At a press conference Thursday, Governor Tiff Macklem said the recent appreciation reflects in part higher commodity prices, which are good for the nation’s economy. Still, a continuation of the gains could begin to pose a risk to the central bank’s most recent forecasts released last month, which assumed an exchange rate of $0.8 per Canadian dollar.
The Canadian dollar is up 4.9% so far this year, the best performing major currency. It weakened after Macklem’s comments, falling to C$1.2179 per U.S. dollar, or $0.8211 per Canadian dollar at 1:12 p.m. in Toronto trading.
“If it moves a lot further that could have a material impact on our outlook and it’s something we’d have to take into account in our setting of monetary policy,” Macklem said Wednesday. “If the dollar were to continue to move — particularly if its not reflecting good developments for Canada — that could become more of a headwind on our export projection.”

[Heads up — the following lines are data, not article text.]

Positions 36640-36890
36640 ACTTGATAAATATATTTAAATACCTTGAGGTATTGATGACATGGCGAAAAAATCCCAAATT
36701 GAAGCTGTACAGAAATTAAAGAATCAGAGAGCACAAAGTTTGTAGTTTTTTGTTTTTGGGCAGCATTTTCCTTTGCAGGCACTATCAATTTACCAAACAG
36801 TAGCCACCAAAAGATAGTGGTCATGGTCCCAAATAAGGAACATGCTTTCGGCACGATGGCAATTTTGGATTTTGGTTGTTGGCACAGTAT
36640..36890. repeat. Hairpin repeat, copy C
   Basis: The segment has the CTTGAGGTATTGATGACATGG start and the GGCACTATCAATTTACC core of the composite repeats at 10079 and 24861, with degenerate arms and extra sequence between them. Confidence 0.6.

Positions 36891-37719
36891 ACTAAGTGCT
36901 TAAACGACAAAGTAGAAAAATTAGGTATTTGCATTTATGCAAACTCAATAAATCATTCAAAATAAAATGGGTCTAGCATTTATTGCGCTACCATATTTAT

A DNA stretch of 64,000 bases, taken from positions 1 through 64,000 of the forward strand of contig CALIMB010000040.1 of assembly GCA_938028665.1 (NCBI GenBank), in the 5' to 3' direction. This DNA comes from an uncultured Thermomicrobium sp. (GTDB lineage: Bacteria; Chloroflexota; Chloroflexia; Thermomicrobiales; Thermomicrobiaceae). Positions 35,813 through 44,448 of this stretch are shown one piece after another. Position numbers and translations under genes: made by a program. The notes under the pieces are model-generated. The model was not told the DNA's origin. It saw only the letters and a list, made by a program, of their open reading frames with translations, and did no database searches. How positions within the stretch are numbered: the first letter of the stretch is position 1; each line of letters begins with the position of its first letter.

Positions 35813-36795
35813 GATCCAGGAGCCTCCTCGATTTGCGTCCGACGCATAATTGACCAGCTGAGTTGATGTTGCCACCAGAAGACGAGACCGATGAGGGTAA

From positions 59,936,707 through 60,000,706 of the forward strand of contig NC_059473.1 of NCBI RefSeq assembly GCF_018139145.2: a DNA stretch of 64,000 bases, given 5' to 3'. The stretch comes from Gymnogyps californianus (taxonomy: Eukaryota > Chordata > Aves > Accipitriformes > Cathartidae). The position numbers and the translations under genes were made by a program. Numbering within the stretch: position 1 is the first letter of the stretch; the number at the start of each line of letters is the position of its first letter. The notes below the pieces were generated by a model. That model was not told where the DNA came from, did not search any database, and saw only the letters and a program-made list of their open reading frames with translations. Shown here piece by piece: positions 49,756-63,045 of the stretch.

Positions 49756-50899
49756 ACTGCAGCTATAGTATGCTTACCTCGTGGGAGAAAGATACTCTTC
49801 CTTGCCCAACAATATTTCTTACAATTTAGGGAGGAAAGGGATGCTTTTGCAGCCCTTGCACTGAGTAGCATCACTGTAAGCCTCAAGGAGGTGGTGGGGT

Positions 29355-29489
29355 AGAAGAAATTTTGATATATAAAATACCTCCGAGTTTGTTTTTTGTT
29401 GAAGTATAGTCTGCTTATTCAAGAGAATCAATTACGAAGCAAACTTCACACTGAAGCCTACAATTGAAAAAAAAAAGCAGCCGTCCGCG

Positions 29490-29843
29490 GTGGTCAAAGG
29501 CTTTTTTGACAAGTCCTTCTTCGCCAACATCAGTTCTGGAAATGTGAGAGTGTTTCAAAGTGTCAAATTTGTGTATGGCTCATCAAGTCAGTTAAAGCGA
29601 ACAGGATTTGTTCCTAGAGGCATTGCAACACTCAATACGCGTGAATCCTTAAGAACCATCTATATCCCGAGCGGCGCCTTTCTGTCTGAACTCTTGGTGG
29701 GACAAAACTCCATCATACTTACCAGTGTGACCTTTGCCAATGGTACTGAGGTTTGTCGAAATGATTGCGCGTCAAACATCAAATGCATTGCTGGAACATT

The Canadian dollar has been tracking resource prices higher this year. The Bank of Canada commodity price index — a gauge that tracks movements of commodities produced in the country — has hit the highest since 2014 after gaining 30% so far this year. Excluding energy, the index is at an all-time high.
But the currency also appears to have gotten a lift from Macklem’s messaging, after the Bank of Canada last month accelerated the timetable for a possible interest-rate increase and pared back its bond purchases.
“Macklem only said that if the currency were to appreciate absent fundamental reasons, then they’d be more concerned about competitiveness implications but that so far that’s not the case,” Derek Holt, an economist at Bank of Nova Scotia, said by email.